Saturday, June 23, 2007


Paul Yole, General Manager, Gatecrasher, Perth reports exclusively for Campaign Brief...

Wednesday – Day Three
The ads that won the press Grand Prix are bloody great. They’re for Ultra Tide stain remover and there is an Aussie connection as one of the ECDs at Saatchi New York is Australian – Leo Premutico.
Have a look at the ads on the Cannes web site - they are stunning.
Another press gold was won by TBWA New York with an Aussie creative team coming up with the winning idea for Snickers. When Rob Klemen picked up the award he did three one-handed press-ups on stage, which was very funny if you know Rob.
Wednesday afternoon was spent in St Paul de Vence at a stunning restaurant called La Colombe d’Or in the company of FBI, CB and around 50 Australian people. It was great to be able to talk to people like Garry Horner, Warren Brown, Tom Moult, Craig Davis, Rowan Dean and my old Perth colleagues Matt Eastwood and Steve Back.
In the evening we went to the Getty Images Massive Music party on the beach, accompanied by Getty’s gorgeous Rachel Dennis. Then it was on to the infamous Gutter Bar until daylight.
Which brings me on to the tricky issue of combining the social side of Cannes with the more educational and inspirational side. It’s very easy to get sucked in to the all-day-and-night party culture and miss out on some really good stuff.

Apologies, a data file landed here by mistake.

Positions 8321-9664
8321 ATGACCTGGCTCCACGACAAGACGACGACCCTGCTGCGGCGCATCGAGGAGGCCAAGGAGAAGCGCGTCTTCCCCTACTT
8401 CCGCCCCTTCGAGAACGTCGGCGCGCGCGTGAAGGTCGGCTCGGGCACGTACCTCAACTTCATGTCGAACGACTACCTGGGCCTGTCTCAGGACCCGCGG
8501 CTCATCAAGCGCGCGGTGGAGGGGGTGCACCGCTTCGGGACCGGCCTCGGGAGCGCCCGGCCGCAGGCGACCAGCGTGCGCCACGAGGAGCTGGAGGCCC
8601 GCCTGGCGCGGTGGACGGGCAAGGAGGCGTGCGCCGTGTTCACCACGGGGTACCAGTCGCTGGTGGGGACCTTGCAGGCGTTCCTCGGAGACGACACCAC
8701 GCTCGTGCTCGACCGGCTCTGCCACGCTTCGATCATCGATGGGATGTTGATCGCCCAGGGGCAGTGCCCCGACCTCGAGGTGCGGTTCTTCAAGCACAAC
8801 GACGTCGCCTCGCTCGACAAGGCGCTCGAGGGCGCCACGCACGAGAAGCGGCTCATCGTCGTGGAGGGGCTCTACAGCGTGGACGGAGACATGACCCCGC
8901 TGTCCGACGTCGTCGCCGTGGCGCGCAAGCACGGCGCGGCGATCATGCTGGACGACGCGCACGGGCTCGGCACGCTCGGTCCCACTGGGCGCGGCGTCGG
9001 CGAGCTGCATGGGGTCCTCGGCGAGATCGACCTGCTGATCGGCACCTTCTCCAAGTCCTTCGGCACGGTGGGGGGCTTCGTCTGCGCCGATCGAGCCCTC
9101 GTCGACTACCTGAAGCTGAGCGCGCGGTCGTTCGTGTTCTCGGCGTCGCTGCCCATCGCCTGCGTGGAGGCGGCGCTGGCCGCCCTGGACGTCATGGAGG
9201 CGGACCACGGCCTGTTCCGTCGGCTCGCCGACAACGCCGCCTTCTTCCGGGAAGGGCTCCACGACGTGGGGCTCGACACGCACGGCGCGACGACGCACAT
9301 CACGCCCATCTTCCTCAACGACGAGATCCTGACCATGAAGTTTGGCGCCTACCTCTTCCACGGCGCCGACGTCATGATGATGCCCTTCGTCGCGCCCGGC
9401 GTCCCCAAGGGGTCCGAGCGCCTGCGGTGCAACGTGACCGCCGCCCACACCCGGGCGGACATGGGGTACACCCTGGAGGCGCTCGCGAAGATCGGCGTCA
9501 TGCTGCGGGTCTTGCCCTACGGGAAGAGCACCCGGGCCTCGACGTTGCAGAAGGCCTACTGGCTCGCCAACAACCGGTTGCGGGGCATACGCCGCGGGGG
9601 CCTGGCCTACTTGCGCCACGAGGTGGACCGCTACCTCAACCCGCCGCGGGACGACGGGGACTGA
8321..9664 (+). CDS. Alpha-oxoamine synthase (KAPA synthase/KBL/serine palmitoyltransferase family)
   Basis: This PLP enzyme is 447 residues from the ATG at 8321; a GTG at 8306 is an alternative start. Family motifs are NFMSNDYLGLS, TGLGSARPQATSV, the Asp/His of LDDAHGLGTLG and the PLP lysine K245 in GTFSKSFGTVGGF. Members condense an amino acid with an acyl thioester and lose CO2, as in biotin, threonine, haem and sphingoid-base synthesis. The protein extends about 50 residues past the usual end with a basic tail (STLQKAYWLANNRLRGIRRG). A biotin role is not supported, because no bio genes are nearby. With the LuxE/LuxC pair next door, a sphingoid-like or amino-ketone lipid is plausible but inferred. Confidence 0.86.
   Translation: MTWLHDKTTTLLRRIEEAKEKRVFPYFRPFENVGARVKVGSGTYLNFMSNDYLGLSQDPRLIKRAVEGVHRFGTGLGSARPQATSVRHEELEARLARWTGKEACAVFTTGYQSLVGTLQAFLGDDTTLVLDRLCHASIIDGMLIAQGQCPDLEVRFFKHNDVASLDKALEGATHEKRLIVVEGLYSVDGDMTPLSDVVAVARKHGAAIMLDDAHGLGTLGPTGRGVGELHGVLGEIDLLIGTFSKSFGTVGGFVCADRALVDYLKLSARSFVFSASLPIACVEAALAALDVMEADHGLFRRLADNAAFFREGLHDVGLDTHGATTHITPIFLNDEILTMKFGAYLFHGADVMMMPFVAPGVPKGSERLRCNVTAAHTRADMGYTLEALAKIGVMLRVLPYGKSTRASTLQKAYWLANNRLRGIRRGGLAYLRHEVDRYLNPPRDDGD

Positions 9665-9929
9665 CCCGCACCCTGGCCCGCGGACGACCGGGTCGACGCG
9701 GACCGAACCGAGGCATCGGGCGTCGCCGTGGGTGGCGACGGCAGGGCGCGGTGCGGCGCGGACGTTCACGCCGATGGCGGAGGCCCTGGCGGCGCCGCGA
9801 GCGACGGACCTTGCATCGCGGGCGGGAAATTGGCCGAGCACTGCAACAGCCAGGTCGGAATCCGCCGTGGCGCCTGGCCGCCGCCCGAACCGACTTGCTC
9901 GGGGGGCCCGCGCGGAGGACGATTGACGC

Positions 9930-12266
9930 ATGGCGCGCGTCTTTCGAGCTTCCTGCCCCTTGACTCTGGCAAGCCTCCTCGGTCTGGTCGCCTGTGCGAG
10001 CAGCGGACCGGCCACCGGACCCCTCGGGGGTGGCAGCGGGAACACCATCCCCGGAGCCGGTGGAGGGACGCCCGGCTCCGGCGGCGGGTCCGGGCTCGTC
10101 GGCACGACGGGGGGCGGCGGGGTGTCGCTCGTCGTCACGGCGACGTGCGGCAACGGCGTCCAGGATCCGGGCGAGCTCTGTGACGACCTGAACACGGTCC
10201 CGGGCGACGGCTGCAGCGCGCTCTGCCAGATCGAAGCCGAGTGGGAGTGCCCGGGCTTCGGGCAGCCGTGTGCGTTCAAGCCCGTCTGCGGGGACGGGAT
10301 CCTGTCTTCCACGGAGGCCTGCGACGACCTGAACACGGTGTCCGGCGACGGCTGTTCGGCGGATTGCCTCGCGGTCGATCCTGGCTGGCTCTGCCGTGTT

So if you are thinking of coming for the first time, be prepared for working on very little sleep but do resist the very strong temptation to neglect the serious side of the Festival.

Thursday – Day Four
Here is a classic example of what I said yesterday. After a very late night I overslept and missed one of the highlights of the Festival, the Saatchi & Saatchi New Directors Showcase.
Thankfully Murray Laird from Marketforce Perth was able to give me a full report. Murray is over here courtesy of winning the fellowship award given by The West Australian newspaper.
I did sit through a fairly dull debate on a very interesting subject – user generated marketing. The MC lost her way a little bit but some of the examples from the likes of Nike and Dove were really good.
Today the film shortlist was released. It’s ironic that despite online being such a red-hot topic these days, television advertising is still what everyone wants to see.
They have screenings of all the TV entries every day so if you have the patience you can sit through them all, but be warned it may be better to wait to see the more quality-intense shortlist screenings.
Or you can sit at the bank of Macs and search to see work from any category.
There is so much to see and do here that it is easy to miss something but you can catch up through the 80-page full colour magazine that is produced every day. It’s a full-on magazine just like ad Age or Campaign Brief, but it is published daily which must taking a huge effort.

Friday – Day Five
Although this is my fifth day at the Festival, it is actually the seventh day of the event proper because seminars started last Saturday.
I’ve heard some interesting stuff this week. In no particular order, here are some facts, figures and findings.
This year there are a record 11,000 delegates with several thousand more coming along just to hang out.
25,660 entries is also a record.